It has been many months since I put fingers to keyboard with the goal of sharing my reflections
in this space. I have been quiet. Truth is, by nature, I am quiet. I am an introvert.
Perhaps, this is one of the factors that set me off on my yoga journey. The 60 to 90 minutes I
spend in a yoga class is quiet time – certainly it’s a time to quiet the mind, but it’s also time free
of idle chit-chat. As an introvert, it’s not that I do not enjoy conversation and the company of
others, rather I prefer more intimate, personal connections.
Writing a blog is not intimate. I write sharing personal reflections, not knowing with whom I am
sharing my thoughts and ideas. How much should I share? Am I appropriately respecting the
privacy of friends or loved ones whom I mention in my writings? Are my messages reaching an
audience? This week, a reader posted a comment to a blog I had posted last May. “…this post
really resonated with me,” she shared. Reading this, I felt both humbled and encouraged. I
have a voice. My voice matters.
One might wonder how I came to be a yoga instructor, introvert that I am. For me, it’s been an
evolution. Yoga has been my self-care strategy of choice, physically and emotionally, for many
years. I initially had enrolled in Yoga Teacher Training to deepen my understanding of this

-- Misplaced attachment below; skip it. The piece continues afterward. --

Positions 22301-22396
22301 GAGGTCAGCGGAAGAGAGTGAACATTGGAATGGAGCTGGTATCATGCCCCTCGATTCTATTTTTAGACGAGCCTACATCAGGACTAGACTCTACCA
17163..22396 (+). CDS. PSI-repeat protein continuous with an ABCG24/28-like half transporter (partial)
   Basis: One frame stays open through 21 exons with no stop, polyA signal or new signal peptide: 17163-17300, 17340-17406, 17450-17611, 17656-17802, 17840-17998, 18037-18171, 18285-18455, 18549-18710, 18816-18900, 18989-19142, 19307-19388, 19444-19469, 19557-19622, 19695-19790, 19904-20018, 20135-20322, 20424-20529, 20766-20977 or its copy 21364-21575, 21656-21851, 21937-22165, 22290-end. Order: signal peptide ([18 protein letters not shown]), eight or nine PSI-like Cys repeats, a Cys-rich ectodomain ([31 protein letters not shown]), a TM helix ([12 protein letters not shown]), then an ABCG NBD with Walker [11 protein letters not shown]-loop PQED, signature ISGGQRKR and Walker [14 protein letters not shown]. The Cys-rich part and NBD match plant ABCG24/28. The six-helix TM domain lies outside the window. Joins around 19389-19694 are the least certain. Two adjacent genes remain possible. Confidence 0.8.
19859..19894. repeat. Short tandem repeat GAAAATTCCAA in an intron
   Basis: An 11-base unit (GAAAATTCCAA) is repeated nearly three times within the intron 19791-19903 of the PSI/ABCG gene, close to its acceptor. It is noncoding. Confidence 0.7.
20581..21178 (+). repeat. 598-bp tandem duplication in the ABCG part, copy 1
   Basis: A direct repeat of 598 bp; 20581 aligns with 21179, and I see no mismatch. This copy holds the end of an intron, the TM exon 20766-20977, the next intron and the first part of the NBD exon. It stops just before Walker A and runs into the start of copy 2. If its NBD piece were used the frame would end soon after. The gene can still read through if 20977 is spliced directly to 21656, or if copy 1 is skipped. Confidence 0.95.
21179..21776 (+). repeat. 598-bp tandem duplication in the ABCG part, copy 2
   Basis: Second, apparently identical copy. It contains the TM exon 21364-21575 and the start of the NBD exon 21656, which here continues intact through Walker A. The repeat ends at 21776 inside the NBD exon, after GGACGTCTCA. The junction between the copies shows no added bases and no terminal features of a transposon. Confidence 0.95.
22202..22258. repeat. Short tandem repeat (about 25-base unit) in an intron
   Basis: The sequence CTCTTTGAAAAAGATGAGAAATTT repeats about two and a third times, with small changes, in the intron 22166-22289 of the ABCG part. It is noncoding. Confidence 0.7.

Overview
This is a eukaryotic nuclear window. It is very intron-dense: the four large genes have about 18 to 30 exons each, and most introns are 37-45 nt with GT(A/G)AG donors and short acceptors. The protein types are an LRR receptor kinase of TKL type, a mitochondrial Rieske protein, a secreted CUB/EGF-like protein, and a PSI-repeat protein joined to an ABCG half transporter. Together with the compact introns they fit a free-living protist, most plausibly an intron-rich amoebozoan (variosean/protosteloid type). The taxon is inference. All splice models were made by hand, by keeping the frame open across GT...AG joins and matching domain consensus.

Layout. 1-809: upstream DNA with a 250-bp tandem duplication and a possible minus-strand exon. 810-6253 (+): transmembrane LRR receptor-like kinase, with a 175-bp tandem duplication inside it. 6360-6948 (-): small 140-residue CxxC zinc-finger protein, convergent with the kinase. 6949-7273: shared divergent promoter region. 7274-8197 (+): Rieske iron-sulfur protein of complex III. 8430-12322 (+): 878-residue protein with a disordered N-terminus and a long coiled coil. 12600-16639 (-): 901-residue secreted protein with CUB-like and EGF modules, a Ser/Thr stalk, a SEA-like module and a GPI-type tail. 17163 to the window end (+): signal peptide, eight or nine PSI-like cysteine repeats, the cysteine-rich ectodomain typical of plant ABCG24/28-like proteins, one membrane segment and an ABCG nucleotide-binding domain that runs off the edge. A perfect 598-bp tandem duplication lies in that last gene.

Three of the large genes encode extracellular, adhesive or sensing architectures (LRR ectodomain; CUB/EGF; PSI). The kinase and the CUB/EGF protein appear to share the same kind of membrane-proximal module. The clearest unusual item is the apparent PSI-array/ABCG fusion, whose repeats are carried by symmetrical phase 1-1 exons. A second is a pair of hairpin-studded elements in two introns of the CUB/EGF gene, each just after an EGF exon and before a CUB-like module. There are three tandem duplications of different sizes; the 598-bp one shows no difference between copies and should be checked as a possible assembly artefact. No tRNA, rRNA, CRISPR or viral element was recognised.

ancient practice. From there it became a personal challenge, taking myself leaps and bounds
out of my comfort zone. I needed to know – can I teach yoga? I began teaching a small group
in a private office setting, and then on a volunteer basis at a local library. I worked to find and
develop my voice, over time learning to adjust my sequencing and cueing for the participants in
front of me. I can teach yoga, not in spite of, but because I am an introvert. My belief in the
power of yoga to enable stillness and to shift one’s mindset, allows me to teach from a place of
authenticity, and to share a practice that enriches and sustains me in countless ways.
The New York Times Bestseller, Quiet – The Power of Introverts in A World that Can’t Stop
Talking – by Susan Cain, deepened my understanding of myself and enabled me to reframe
some of my life experiences. There have been many times in my life that I’ve felt that my
abilities were underestimated as my quiet was misinterpreted. Despite my quietude, I possess
an inner strength which has carried me through some significant personal challenges. I am still
learning to honor my innate need for quiet. Practicing yoga continues to bring this opportunity,
deepening my self-awareness and self-acceptance. It allows me to hold space for myself, so
that I can be there for others.
Wherever you are on your journey, and whether an introvert or an extrovert, it is my hope that
you are able to embrace quiet, on and off the mat.